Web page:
Prolotherapy typically involves injecting HIGH concentration dextrose solutions (15% dextrose, 25% dextrose) into areas of distressed tissue Prolotherapy can be used to treat musculoskeletal disorders in two main ways. One is to inject injured connective tissue structures like lax ligaments and degenerated tendons to induce healing. Another way is to inject a solution inside joints to reduce painful inflammation from damaged or arthritic cartilage.
Prolotherapy has been shown to induce the production of collagen, which makes up the substance of supportive ligaments – kind of like fibers in a rope or cable. Collagen also provides the framework to support cartilage which is sort of like rebar in buildings. It also stimulates the production of the building blocks of cartilage, to provide its compressive and cushioning properties.
Prolotherapy solutions also naturally decrease neurogenic inflammation – a common source of pain in many musculoskeletal conditions. The body’s response to prolotherapy is slow and gradual – which is actually good news. Although the onset of relief is gradual, the duration of effects can also be expected to be relatively long. Prolotherapy is considered a relatively safe and natural intervention. The solutions used are simple and non-toxic. There are no serious side effects. Prolotherapy can be used alone or in combination with other regenerative medicine modalities.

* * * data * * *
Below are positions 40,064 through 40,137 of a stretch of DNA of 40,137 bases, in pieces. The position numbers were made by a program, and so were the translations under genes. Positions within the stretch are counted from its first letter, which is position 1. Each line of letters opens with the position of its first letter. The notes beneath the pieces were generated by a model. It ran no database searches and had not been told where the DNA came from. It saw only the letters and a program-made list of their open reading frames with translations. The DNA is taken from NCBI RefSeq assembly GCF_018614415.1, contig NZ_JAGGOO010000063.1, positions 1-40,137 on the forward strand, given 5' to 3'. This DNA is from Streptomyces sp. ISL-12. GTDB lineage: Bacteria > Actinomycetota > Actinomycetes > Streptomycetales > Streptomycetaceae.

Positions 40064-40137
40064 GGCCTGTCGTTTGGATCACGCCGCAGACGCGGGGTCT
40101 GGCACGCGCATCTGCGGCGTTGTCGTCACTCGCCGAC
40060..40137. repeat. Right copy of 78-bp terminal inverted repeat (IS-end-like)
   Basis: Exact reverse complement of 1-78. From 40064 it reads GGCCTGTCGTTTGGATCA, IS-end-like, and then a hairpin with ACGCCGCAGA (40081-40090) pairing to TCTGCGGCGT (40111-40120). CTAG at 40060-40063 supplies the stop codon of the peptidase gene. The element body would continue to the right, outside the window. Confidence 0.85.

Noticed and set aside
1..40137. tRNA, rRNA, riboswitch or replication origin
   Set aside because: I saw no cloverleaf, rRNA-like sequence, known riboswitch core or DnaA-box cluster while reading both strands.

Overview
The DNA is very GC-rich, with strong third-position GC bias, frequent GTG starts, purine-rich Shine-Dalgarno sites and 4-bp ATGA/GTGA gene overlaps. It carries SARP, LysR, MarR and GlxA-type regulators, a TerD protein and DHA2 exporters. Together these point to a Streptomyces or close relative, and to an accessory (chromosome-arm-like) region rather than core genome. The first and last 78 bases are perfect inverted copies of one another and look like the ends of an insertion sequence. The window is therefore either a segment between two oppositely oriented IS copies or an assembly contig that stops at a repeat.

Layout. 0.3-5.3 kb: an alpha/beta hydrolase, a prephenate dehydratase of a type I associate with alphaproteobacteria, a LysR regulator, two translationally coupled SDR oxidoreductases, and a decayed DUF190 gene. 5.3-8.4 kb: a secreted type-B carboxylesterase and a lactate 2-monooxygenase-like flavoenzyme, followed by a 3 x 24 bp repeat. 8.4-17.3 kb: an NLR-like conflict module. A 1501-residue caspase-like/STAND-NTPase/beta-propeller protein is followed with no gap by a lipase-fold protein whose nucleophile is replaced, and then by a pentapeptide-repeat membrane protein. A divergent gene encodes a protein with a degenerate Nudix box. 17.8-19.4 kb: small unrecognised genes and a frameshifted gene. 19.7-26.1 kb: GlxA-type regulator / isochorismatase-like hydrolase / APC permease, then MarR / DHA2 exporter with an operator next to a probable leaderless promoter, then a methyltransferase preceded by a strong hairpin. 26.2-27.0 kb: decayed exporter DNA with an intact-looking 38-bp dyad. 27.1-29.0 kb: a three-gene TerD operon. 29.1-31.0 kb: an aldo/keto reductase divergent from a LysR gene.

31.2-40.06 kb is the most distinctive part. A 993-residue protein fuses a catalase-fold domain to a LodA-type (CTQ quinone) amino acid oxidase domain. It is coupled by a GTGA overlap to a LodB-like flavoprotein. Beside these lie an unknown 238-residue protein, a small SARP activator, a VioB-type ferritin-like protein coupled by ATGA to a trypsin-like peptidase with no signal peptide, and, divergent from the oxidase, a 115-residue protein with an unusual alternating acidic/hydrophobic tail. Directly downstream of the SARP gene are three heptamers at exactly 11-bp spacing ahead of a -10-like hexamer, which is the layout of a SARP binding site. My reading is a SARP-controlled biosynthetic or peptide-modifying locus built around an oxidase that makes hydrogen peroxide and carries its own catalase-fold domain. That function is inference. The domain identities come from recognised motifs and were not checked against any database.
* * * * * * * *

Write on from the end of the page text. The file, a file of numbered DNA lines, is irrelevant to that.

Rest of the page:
These are often referred to as mesenchymal stem cells or “MSCs.” Autologous stem cells can be harvested from a patient’s bone marrow (bone marrow aspirate concentrate or “BMAC”) or adipose (fat) tissue. MSCs are special cells present in all of our bodies and have the ability to take action when we are injured. These cells signal to other cells that are involved in inflammation and tissue repair and provide them with what is essentially molecular medicine and tools to help heal and repair what is needed, depending on the issue/area they are responding to. These MSCs are also referred to as “medicinal signaling cells” since they act as little pharmacies containing growth factors and other compounds that exert naturally anti-inflammatory effects and stimulate a healing response. These cells have a unique ability to identify areas of tissue in distress and then migrate to those areas to exert their beneficial effects.